In my first blog (What-Makes-a-Great-CLO-1
), I wrote that to be a great CLO you have to bring your own agenda to the job. This time I take a broad look at what it takes to deliver on that agenda.
The profile of a great CLO is that of a player-coach of a virtual team in constant flux.
Player-Coach: Twenty-first century CLOs need to have significant functional/technical depth, be informed and involved at a tactical level, and personally produce some key deliverables. They must be in the game. At the same time, they have to be able to set direction and expectations and to manage the performance of their teams.
Virtual Team: By virtual team I don’t mean a traditional team working via technology. I mean a team that defies any normal definition. It might contain direct reports as well as those who don’t even know they are on the team. Participation may be ongoing or episodic, and include people who have no commitment (or even concept) of the larger goal. In the learning function, these types of teams represent the majority of the resources critical to our success.
Constant Flux: Most models of leadership assume some stability in the team. (Forming, storming, etc.) They also presume that the leader, if so motivated, can spend a reasonable amount of time with the team. In learning, decentralized structures, growth, rotational assignments, use of SMEs, project committees, reorganizations and job changes, mean that the composition of the team is always changing.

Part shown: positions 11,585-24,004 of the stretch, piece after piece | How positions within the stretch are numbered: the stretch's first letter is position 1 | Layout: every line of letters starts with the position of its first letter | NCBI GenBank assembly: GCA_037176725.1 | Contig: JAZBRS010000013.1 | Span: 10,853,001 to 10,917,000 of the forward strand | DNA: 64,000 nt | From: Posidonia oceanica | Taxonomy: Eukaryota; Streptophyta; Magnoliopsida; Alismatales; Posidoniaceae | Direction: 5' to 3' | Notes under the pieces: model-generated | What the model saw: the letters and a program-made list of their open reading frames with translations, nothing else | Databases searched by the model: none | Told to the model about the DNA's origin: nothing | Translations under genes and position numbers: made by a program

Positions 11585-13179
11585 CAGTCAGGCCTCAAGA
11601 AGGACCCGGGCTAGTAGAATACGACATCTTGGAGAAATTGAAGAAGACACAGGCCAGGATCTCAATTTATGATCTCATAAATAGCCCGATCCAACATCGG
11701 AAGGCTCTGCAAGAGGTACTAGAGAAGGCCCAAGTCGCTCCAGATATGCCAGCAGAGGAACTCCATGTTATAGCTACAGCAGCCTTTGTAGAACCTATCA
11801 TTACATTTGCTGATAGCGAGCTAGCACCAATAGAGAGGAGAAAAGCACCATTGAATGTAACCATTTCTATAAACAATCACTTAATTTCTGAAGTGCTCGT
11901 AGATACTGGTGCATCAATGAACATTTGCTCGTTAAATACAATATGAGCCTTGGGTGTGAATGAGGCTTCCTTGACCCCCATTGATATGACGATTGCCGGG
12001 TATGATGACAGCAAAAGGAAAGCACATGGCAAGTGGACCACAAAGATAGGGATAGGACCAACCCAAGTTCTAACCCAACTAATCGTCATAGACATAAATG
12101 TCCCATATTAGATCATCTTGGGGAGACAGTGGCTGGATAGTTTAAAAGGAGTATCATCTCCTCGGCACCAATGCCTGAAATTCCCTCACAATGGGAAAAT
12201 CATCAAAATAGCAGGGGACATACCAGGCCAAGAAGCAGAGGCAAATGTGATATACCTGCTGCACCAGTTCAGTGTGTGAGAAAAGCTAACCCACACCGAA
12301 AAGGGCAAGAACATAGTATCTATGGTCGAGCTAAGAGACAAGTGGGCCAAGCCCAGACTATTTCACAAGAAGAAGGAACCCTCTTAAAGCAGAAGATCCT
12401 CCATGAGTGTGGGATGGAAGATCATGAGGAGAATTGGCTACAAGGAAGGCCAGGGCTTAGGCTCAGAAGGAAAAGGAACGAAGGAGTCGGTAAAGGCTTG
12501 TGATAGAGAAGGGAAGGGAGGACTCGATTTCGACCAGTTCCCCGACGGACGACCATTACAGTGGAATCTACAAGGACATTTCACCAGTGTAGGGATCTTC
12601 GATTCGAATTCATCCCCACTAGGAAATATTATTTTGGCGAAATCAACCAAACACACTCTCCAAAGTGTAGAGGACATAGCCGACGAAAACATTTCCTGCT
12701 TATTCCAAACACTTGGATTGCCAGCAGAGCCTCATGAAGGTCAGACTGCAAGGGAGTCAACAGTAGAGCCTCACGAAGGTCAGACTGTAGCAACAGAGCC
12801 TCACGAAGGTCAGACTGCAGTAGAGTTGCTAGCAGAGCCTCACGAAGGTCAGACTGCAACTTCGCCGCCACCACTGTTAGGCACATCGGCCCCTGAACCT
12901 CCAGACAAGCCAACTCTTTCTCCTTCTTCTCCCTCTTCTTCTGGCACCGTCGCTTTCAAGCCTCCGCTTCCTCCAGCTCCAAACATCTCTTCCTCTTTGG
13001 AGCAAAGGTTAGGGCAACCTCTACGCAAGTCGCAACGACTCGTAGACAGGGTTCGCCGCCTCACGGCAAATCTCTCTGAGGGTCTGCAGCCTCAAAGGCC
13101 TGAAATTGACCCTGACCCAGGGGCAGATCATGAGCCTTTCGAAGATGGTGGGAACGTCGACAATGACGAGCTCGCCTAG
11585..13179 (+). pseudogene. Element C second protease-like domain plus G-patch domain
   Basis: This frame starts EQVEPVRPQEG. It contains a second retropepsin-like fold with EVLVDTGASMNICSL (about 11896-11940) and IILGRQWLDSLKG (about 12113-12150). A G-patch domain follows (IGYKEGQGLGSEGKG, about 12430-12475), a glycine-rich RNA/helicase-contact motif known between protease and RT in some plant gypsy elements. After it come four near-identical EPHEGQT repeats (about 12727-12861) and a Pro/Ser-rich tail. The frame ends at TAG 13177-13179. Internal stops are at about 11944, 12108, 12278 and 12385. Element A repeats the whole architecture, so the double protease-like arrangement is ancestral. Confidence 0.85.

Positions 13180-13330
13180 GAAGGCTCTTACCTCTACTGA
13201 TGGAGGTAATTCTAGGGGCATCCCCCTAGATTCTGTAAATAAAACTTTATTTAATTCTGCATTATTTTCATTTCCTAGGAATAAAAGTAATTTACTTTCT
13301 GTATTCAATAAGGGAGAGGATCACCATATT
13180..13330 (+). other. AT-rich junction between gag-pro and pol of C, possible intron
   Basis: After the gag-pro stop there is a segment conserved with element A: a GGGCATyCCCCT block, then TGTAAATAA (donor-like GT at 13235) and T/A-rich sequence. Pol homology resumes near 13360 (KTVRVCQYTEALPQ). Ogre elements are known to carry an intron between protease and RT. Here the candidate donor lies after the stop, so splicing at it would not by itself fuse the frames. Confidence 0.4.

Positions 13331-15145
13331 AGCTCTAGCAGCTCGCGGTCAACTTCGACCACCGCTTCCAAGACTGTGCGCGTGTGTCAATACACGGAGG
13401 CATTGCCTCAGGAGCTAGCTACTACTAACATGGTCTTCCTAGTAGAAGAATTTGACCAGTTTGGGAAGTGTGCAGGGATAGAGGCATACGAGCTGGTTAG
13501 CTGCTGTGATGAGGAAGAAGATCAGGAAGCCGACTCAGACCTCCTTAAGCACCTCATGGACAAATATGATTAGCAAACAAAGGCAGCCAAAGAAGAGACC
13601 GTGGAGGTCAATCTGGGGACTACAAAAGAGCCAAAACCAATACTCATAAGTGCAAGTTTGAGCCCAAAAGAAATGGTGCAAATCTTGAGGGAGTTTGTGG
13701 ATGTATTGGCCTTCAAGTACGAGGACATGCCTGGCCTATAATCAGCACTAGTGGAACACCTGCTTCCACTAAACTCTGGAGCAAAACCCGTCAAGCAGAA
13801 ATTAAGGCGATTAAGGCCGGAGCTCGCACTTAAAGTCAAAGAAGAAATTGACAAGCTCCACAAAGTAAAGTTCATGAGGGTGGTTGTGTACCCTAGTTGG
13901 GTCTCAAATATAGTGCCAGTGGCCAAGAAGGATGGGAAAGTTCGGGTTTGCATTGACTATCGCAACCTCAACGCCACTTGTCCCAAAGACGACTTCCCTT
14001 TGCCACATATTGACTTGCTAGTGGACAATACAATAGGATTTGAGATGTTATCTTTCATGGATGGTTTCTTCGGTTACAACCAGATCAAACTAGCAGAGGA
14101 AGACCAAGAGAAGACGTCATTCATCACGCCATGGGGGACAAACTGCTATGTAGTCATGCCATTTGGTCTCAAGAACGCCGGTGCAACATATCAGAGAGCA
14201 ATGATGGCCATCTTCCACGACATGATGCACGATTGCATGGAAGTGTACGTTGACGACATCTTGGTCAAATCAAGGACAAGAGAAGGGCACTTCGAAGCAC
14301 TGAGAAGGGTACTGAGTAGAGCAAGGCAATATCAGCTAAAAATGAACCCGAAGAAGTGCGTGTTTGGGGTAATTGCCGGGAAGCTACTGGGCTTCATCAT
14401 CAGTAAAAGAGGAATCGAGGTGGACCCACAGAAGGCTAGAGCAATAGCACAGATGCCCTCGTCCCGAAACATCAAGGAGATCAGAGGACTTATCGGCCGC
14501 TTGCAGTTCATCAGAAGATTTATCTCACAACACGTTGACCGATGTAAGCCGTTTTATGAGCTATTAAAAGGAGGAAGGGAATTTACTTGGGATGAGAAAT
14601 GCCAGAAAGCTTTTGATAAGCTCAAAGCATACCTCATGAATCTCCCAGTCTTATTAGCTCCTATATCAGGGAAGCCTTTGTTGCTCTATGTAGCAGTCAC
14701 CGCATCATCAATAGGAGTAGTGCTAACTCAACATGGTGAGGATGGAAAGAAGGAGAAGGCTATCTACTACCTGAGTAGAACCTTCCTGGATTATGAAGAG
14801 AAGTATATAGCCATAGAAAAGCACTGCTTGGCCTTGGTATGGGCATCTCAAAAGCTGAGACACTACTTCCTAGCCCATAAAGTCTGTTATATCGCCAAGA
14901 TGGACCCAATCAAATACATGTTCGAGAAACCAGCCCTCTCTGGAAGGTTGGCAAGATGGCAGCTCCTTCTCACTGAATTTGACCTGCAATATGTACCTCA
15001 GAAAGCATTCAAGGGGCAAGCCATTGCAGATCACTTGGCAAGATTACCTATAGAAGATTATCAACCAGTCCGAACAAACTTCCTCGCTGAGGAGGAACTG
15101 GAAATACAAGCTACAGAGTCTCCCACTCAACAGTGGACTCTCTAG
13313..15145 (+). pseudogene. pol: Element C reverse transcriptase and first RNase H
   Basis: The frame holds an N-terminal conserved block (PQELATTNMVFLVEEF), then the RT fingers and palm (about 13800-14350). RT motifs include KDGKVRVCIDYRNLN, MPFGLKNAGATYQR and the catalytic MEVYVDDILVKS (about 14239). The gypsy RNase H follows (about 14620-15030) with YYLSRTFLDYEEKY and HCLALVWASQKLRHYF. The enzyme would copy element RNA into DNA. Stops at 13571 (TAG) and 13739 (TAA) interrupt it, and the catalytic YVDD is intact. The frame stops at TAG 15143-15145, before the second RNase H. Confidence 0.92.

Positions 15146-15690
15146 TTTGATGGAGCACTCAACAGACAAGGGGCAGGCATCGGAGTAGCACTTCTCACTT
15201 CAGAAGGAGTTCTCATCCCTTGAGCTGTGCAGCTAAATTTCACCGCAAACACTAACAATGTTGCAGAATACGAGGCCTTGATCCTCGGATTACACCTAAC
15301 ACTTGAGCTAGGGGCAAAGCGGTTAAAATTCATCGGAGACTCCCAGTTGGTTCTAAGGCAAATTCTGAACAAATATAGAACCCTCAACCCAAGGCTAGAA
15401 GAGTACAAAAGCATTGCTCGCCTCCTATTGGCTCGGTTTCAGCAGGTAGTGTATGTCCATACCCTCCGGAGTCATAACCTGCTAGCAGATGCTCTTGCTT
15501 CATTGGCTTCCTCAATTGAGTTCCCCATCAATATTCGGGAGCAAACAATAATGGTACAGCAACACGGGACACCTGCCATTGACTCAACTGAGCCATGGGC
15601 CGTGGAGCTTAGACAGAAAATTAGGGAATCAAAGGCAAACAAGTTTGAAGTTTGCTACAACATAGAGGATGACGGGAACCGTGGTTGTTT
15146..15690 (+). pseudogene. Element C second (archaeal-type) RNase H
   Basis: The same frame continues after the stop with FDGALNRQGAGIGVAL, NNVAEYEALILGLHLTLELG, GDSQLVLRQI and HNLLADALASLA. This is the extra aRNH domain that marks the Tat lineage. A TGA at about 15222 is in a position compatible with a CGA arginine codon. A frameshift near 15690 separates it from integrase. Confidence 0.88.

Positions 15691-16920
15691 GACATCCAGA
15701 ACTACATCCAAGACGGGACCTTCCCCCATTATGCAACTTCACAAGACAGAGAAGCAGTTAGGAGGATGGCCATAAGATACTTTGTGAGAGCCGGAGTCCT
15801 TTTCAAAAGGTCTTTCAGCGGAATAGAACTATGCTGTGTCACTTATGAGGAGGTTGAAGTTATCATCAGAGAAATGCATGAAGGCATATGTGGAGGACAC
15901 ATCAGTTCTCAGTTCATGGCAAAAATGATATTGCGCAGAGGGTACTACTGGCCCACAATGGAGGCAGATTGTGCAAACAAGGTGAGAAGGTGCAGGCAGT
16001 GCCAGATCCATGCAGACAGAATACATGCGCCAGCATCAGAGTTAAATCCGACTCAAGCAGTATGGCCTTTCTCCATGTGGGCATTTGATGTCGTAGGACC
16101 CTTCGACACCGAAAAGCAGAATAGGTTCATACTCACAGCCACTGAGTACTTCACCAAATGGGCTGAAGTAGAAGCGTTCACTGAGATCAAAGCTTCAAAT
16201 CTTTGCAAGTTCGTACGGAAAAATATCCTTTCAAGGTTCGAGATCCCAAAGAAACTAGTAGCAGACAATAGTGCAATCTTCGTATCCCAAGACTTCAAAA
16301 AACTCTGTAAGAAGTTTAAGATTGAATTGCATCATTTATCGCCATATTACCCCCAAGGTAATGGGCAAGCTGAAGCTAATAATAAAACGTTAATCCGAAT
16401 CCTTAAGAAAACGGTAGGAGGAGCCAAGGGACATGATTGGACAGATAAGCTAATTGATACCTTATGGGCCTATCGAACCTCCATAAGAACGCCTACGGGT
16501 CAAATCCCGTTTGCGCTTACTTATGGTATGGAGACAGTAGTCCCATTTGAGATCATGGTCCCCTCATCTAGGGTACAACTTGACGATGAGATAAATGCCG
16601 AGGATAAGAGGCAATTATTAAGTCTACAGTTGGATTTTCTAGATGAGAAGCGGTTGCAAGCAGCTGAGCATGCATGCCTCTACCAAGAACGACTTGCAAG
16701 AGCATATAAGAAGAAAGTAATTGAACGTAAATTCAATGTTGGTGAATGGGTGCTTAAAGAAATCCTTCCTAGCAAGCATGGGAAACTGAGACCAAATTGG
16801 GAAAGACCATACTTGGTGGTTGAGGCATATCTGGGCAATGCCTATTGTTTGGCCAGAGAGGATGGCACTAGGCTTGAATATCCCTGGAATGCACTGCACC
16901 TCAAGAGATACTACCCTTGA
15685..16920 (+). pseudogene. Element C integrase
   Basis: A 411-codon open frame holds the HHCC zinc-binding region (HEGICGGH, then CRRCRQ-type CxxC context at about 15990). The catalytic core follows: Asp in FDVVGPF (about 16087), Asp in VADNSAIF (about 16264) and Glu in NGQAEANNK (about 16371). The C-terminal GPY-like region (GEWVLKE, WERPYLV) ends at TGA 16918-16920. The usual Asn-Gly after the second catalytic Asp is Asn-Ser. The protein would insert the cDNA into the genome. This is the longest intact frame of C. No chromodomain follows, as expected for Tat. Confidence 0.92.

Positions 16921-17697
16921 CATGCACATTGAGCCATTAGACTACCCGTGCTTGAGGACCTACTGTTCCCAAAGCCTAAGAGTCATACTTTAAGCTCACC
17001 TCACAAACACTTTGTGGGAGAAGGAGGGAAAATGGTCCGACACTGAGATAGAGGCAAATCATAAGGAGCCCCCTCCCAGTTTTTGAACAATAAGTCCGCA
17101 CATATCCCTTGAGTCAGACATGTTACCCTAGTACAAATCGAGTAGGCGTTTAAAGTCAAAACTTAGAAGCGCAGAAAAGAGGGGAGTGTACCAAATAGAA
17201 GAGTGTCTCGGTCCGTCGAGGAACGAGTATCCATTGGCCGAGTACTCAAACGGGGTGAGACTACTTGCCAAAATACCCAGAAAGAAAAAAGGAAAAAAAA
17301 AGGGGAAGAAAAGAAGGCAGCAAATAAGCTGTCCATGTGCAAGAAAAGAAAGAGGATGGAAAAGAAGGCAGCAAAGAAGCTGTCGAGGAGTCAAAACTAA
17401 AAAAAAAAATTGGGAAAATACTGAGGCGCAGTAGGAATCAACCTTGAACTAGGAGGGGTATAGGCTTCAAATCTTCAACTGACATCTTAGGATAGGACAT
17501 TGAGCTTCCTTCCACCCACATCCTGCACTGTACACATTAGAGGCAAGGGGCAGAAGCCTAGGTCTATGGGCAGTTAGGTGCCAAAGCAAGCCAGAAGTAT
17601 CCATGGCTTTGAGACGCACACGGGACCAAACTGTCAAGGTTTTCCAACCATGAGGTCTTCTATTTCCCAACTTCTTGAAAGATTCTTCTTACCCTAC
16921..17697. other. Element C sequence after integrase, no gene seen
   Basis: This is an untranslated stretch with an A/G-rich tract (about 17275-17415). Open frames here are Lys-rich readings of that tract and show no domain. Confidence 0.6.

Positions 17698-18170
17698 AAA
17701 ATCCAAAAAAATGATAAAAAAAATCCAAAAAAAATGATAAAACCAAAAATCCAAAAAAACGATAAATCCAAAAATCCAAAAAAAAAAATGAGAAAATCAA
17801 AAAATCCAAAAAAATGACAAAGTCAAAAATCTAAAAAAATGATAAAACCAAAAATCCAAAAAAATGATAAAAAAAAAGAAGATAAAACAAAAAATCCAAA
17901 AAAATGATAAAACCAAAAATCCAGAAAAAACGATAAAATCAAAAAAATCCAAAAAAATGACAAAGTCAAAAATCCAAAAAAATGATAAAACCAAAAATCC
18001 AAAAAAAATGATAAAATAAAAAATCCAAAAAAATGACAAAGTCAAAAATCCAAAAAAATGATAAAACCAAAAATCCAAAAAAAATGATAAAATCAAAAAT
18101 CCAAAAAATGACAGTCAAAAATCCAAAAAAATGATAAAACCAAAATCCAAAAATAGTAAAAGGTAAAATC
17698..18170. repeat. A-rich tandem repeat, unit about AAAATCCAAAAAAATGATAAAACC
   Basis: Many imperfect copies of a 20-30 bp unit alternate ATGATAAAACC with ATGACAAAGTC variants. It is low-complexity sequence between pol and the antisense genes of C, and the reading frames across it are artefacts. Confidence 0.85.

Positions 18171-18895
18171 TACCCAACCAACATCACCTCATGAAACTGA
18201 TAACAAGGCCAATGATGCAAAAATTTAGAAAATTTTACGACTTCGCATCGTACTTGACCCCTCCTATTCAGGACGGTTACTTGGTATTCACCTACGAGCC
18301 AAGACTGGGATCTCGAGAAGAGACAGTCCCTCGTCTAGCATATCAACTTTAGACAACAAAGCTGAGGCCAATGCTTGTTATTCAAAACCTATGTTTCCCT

To succeed as a player-coach of a virtual team in constant flux:
1) You have to know the game. You need
• A firm grasp of the organization’s operating model
• An understanding of the key leverage points of that model
• A deep understanding of the specific requirements that the model places on the learning function.
2) You have to be a great player. That means
• Very strong functional/technical skills
• A current and detailed grasp of the entire function of learning
• Outstanding tactical agility
3) You have to be great at coaching the game. You need
• An excellent and highly flexible game plan
• The ability to “coach on the fly”
• The ability to maintain the capabilities of the team (through addition, replacement, leverage, influence)
From what I’ve seen, this notion of the CLO as player-coach of a virtual team in constant flux applies to organizations of all sizes and maturity levels. And I don’t see the requirements changing anytime soon.
If I aspired to the role of CLO, or hoped to continue to grow as one, I might ask myself:
-What’s my area of deep technical expertise, and how am I maintaining it?
-Have I got the systems and processes in place that I need to influence a far-flung and diversely motivated team?
-Do I have a plan to maintain and grow the critical capabilities of the learning function in the face of constant turnover?
Good answers to those questions could help make a great CLO.
John Coné is principal of The Eleventh Hour Group. firstname.lastname@example.org